«Gegengabe» in Paremiology, Folklore, Language, and Literature – Honoring Wolfgang Mieder on His Seventieth Birthday
Edited By Christian Grandl and Kevin J. McKenna
What Does It Mean to Be a Good Man According to Proverbs? – An Analysis of Italian Paroemia
Introduction: Anthropocentrism and Proverbs
Language is considered to be anthropocentric by nature (Pajdzińska, 2006:104), which is clearly visible on various levels: For instance, in grammar one can observe it in the predication structure, in lexis there are many examples, one of which is, the neo-semantization of faunal terms. The anthropocentric character of language is also confirmed by semantic analyses conducted by Anna Wierzbicka (1985).
As to phraseology, understood in the broad sense of the word, it also reflects the attitude of humans towards the world: In its centre there is man. In fact, many constituents of phraseological units are human-related words. In general, the vast majority of fixed expressions directly refer to humans, their characteristics, habits, activities and many other aspects of human functioning. Arvo Krikmann (2009 :51–57) states that proverbs also show a strong tendency of humano-centricity, as they concern man and his life.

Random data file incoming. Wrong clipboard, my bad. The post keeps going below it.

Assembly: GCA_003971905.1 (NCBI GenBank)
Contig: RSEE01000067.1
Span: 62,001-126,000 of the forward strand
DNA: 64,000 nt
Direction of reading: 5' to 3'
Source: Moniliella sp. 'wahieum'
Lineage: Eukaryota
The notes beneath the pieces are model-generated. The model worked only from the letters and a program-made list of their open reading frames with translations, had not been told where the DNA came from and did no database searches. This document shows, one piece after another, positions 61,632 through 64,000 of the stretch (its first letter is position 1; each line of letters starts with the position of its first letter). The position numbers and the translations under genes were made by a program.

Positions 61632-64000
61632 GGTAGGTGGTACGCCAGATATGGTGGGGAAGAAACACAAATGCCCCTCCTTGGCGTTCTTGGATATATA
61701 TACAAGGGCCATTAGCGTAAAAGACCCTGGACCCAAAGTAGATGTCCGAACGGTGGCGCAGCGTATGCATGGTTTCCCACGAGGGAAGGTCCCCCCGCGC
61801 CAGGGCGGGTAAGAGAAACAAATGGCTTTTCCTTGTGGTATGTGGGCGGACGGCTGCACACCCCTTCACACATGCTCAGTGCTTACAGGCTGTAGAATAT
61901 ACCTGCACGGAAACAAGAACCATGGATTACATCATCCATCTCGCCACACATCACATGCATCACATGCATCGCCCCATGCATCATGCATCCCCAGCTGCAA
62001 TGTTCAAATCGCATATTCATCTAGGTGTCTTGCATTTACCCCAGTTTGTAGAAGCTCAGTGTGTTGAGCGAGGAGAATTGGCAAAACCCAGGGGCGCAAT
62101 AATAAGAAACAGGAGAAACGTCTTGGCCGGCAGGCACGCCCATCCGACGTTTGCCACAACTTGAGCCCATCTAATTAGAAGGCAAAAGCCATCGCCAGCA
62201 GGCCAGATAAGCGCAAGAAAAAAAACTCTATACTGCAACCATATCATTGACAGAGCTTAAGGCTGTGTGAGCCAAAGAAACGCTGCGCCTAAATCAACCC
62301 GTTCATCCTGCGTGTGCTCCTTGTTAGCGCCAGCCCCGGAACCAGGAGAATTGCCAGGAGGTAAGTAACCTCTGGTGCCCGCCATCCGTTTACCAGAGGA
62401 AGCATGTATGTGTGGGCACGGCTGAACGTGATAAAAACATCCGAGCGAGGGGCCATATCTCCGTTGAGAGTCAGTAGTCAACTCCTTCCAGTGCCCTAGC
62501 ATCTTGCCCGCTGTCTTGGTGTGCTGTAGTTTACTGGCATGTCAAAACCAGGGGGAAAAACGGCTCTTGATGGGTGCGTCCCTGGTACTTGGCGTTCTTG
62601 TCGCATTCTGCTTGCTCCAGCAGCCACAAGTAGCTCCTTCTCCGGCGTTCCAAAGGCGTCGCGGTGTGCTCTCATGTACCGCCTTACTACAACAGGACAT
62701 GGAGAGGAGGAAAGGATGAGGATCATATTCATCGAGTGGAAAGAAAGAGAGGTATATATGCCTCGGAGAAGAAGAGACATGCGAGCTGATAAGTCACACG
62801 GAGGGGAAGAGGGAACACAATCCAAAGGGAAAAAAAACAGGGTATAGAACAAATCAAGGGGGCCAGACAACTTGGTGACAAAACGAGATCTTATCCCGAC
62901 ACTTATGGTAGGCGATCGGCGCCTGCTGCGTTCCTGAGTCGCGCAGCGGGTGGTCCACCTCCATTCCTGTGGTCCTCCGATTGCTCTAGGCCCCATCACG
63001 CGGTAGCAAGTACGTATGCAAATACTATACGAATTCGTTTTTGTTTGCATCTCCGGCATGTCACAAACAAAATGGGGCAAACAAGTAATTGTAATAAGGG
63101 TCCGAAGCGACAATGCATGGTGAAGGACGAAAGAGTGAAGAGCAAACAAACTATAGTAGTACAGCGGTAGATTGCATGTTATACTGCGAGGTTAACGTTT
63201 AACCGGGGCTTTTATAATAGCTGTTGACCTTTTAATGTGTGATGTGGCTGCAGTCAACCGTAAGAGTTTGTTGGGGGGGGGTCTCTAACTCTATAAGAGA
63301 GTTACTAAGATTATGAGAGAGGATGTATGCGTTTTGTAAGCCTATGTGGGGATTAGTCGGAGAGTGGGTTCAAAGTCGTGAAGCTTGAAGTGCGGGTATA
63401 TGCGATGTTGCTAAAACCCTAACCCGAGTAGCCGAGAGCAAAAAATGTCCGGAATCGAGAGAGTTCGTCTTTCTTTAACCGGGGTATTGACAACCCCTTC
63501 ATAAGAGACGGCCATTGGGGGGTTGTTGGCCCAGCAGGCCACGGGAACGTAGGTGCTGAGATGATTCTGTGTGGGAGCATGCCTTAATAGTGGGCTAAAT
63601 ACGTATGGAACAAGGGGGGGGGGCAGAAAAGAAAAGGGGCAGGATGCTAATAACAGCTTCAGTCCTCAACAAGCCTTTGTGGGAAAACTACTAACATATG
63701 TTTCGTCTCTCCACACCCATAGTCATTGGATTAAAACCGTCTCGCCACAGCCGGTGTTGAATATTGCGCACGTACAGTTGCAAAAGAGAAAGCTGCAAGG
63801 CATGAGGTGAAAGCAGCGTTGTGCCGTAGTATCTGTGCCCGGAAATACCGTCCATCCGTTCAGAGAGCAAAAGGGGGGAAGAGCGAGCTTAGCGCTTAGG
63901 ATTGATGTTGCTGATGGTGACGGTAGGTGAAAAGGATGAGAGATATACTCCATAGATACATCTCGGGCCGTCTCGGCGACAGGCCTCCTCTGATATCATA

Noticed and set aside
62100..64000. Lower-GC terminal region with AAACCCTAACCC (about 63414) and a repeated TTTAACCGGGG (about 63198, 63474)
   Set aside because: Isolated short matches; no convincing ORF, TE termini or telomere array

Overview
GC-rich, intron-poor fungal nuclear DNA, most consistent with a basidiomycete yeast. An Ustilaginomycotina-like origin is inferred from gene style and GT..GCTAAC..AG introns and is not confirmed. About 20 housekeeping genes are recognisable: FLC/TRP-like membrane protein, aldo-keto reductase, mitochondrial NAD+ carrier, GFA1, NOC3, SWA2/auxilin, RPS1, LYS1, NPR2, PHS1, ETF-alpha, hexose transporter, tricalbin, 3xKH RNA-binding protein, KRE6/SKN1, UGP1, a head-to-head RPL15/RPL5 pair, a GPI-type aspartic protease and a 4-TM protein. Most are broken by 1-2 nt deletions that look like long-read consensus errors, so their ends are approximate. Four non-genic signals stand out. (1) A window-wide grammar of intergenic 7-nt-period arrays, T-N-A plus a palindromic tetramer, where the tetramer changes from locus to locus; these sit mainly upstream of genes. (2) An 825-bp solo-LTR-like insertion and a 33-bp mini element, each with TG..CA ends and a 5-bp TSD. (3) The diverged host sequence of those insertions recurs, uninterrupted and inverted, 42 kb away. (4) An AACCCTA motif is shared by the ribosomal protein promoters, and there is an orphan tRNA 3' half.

Proverbs have been discussed from a number of perspectives, covering chronologically varied material, ranging from those occurring in written records from ancient times (cf. Mieder, 1997:3; Grandl, 2011) to contemporary units, with a number of creative uses (Mieder, 1982a & 1985a & 1989b; Litovkina & Mieder, 2006). The proverb has been defined by many paremiologists (Whiting, 1994 ; Mieder, 1989a & 2004; Paczolay, 1998), so various definitions can be found in extensive literature (Mieder, 1982b & 1990 & 1993 & 2001). Defining the proverb is so difficult, that...
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